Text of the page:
It’s time to take control of your health.
For over 25 years I had regularly visited my cardiologist from a prestigious private Bangkok hospital every three or four months and yet my pre-diabetes was not identified in time until it had become full-blown, and my endocrinologist almost misdiagnosed my diabetes as having progressed to chronic kidney disease which would have been a medical error.
My undiagnosed pre-diabetes despite regular doctor visits and my nearly-misdiagnosed kidney disease were not isolated cases, and in many similar incidents had lead to deaths and serious harm to patients worldwide.
From my personal experience, I mentioned only two examples but there were more, and the cases of my friends in Thailand and in the Philippines, coupled with the growing number of studies and proofs that medical errors are indeed a leading cause of deaths and serious medical complications, I have decided to take control of my health.
I still trust doctors but I now don’t leave everything to them anymore.
My health and my life are my own. It is my business to take the lead in managing it.
The doctors, nutritionists and pharmacists and other medical professionals are part of the team that you pay to assist you in taking care of your health. Although you can’t say the same thing if you’re seeing a government hospital where many doctors regard themselves as gods and beyond questioning.
The change in my perception and attitude came in slow then made a remarkable leap at a certain point.
My pre-diabetes stage, with its typical symptoms of excessive thirst and frequent urination, was never flagged in time by my cardiologist until it developed into a full-blown diabetes in 2013.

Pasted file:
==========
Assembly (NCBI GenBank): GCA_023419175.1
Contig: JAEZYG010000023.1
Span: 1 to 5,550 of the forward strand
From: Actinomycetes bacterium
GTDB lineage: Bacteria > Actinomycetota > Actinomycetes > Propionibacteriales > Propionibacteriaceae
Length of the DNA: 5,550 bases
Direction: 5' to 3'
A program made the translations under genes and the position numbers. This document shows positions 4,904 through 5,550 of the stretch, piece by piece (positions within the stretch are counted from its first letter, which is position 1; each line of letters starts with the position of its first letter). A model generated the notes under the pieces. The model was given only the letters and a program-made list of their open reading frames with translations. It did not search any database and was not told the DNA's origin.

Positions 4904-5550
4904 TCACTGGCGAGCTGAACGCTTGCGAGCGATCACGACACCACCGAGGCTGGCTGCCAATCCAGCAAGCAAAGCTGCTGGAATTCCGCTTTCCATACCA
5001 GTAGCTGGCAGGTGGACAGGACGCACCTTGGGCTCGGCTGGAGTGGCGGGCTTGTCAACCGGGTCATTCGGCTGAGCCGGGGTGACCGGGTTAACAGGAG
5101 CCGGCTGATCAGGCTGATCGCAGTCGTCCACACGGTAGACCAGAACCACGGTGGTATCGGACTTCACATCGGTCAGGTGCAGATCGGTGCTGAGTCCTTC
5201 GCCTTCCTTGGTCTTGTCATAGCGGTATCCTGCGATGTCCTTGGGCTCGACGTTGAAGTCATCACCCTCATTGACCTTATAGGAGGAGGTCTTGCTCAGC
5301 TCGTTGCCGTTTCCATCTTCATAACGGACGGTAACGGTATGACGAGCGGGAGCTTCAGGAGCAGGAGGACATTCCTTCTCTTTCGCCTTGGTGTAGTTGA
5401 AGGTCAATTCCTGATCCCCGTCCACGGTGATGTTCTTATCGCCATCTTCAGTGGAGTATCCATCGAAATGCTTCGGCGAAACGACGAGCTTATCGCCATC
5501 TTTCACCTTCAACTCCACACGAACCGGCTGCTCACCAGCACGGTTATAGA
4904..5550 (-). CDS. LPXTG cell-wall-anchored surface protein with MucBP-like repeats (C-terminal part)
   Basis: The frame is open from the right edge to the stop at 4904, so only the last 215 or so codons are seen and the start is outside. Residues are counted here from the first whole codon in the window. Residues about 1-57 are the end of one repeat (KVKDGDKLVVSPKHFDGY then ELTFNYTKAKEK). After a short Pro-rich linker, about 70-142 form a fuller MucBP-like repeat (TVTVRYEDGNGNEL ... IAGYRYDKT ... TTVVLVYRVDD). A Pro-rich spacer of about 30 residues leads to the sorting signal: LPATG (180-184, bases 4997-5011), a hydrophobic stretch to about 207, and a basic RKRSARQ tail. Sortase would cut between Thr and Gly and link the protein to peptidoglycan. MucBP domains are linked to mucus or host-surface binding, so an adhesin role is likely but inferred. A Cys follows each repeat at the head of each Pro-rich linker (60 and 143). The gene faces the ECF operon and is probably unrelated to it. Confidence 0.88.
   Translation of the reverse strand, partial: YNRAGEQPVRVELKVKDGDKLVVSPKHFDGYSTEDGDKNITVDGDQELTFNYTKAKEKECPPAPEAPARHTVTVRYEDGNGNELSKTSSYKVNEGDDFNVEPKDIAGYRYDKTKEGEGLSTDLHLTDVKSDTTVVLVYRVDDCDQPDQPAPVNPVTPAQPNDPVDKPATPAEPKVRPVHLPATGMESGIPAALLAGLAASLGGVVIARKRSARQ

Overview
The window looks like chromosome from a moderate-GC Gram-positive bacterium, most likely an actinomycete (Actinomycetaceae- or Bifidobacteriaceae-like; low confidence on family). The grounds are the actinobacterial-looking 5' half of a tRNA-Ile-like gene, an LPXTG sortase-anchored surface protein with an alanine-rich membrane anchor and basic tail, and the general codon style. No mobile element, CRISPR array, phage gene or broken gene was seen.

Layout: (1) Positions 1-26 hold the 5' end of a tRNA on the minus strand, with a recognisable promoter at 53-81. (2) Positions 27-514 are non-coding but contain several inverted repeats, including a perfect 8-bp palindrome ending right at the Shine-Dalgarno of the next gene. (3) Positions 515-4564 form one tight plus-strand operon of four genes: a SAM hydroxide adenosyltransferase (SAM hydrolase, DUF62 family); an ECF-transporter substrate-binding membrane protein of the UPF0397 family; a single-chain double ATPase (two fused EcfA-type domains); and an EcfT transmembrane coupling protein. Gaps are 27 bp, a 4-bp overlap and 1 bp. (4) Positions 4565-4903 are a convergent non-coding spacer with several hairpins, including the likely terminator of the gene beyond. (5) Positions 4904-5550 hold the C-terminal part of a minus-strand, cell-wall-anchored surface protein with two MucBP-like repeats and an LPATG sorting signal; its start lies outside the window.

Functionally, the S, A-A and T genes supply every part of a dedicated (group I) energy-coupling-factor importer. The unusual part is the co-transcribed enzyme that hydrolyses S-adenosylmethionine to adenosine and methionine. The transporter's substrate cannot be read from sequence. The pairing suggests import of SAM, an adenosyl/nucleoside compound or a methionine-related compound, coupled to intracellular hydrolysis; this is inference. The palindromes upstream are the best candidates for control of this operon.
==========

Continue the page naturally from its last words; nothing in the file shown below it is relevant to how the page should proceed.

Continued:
I asked myself, “What’s the use of regular check-ups and laboratories if your doctor could not even advise you precautionary or preventive measures?”
In 2014 I suffered a series of morning spikes in my blood pressure. My cardiologist increased the dosage of my medications yet the spikes persisted.
A search in the internet for similar case as mine showed many precedents. The one that really got my attention was the role of snoring in morning blood pressure spikes.
A sleep apnea test was conducted at another hospital which showed I had a moderate case of sleep apnea, meaning I stop breathing and deprive my brain of precious oxygen for few seconds for every minute of snoring. In the morning, the body tries to recoup the oxygen lost the previous night too quickly leading to possible spikes.
A CPAP machine (Continuous Positive Airway Pressure) was prescribed. It automatically blows in air when the breathing stops. After about a week my blood pressure spikes disappeared. I stopped using CPAP in 2016 after reducing my weight to ideal range which consequently reduced my snoring very significantly.